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25-11-2021 | ORIGINAL PAPER

The Long-Term and Mediating Effects of Mindfulness Integrated with Body-Mind-Spirit Group Therapy on Depressive Symptoms and Quality of Life Among Non-small Cell Lung Cancer Patients

Tijdschrift:
Mindfulness
Auteurs:
Fei-Hsiu Hsiao, Zhong-Zhe Lin, Feng-Ying Huang, Yu-Ming Lai, Yu-Ting Chen, Jin-Yuan Shih, Chao-Chi Ho, Chong-Jen Yu, Chia-Chen Hsieh
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Supplementary Information

The online version contains supplementary material available at https://​doi.​org/​10.​1007/​s12671-021-01793-4.

Publisher's Note

Springer Nature remains neutral with regard to jurisdictional claims in published maps and institutional affiliations.

Abstract

Objectives

This study examined the long-term effects of mindfulness integrated with body-mind-spirit (M-BMS) group therapy on depressive symptoms, quality of life (QOL), and meaning in life, and depressive symptoms mediating the effects of mindfulness levels on QOL.

Methods

This study used a randomized controlled trial design. A total of 116 participants between 20 and 65 years old with diagnoses of non-small cell lung cancer (NSCLC) were randomly assigned to either 2 months of BMS group therapy or 2 months of M-BMS group therapy. They completed outcome measures including the Beck Depression Index-II depression scale, the European Organization for Research and Treatment of Cancer Core Cancer Quality of Life Questionnaire and its lung cancer–specific complementary measure, the Five Facet Mindfulness Questionnaire, and the meaning in life questionnaire at several points: baseline (T0), the second month (the end of the intervention) (T1), the fifth month (T2), the eighth month (T3), and the 14th month (T4).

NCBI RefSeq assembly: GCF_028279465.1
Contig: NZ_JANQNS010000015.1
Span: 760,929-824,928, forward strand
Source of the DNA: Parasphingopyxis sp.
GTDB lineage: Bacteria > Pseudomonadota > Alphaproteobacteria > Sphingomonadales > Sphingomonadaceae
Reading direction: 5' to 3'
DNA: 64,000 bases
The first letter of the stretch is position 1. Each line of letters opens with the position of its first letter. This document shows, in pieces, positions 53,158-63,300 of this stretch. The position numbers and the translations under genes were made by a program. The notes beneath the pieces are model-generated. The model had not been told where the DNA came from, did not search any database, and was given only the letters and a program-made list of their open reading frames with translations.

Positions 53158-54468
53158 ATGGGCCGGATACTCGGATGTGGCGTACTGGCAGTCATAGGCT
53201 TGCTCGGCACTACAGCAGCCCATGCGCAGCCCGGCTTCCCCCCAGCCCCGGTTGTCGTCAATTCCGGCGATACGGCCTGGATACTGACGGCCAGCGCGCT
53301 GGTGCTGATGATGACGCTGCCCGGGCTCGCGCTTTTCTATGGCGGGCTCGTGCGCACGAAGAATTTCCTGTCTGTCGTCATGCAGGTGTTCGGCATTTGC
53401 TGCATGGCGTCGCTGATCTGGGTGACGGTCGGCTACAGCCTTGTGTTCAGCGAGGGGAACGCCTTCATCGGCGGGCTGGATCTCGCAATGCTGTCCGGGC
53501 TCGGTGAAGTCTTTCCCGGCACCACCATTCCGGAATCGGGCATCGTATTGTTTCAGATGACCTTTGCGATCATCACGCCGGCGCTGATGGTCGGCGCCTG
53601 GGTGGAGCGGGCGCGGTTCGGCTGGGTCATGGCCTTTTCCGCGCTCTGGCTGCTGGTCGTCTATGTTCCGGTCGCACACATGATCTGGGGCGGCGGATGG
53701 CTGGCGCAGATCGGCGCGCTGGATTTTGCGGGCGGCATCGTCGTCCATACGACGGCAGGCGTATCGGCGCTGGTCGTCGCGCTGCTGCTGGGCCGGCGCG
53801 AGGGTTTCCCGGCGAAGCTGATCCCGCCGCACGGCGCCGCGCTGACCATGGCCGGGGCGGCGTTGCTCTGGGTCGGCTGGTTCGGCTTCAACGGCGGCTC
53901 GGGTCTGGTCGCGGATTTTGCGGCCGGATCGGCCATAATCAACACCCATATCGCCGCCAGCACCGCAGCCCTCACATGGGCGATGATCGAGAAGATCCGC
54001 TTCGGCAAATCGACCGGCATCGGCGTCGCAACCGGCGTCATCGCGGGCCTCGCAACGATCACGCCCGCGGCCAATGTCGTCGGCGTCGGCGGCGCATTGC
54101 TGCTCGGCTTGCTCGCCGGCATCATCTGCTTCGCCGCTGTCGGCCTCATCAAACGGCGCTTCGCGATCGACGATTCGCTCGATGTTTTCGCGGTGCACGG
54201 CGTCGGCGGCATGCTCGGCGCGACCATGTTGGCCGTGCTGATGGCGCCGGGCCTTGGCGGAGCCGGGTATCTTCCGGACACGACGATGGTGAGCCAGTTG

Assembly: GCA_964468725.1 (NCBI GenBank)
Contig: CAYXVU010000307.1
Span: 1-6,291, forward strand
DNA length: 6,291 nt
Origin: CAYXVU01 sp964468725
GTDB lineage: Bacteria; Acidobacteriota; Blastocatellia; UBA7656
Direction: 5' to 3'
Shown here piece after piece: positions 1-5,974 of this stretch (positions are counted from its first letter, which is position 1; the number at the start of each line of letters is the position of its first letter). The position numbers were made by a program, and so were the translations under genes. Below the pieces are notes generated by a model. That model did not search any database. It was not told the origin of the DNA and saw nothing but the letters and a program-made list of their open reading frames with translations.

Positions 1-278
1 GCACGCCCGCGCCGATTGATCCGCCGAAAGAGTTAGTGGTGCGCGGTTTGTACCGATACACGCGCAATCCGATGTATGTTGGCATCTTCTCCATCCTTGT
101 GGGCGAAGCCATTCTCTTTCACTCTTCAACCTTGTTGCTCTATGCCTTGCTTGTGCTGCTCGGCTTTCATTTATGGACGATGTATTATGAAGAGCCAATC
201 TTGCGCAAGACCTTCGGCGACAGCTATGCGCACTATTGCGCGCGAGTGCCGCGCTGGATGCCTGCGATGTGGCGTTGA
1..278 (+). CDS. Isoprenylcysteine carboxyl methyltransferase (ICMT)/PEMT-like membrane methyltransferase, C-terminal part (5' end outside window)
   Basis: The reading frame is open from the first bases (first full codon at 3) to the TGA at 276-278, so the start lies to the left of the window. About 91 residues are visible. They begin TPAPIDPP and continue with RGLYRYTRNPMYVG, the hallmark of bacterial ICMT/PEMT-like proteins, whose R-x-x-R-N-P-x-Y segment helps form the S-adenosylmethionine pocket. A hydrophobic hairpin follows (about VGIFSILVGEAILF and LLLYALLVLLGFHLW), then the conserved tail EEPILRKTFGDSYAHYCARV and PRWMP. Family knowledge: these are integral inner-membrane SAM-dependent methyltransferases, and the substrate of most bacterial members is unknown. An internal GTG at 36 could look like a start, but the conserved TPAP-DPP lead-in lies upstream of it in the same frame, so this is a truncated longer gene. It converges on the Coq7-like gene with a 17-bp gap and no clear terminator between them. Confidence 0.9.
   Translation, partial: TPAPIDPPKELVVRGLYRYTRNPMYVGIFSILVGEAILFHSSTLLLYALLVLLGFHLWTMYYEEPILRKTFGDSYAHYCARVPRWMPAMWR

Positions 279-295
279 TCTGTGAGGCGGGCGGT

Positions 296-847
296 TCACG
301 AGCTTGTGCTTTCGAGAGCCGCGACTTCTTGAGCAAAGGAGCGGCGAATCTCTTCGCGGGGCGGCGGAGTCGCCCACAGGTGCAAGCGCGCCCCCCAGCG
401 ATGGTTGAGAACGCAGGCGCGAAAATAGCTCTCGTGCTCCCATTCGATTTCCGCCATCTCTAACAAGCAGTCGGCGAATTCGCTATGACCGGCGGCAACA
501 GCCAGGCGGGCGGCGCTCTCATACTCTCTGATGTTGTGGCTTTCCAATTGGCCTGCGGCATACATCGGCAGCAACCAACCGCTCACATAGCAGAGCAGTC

Results

Depressive symptoms significantly reduced across the 14-month follow-ups in the M-BMS group, while there was no significant change in depressive scores in the BMS group. The greater improvements in general QOL symptom distress were in favor of the M-BMS group compared with the BMS group. Moreover, the effect of changes in mindfulness on improving general QOL symptom distress was significantly mediated through a decrease of depressive symptoms.

Conclusions

Integrating mindfulness skills with BMS empowerment strategies could improve lung cancer patients’ symptom distress through mindfulness, effectively regulating depressive symptoms.

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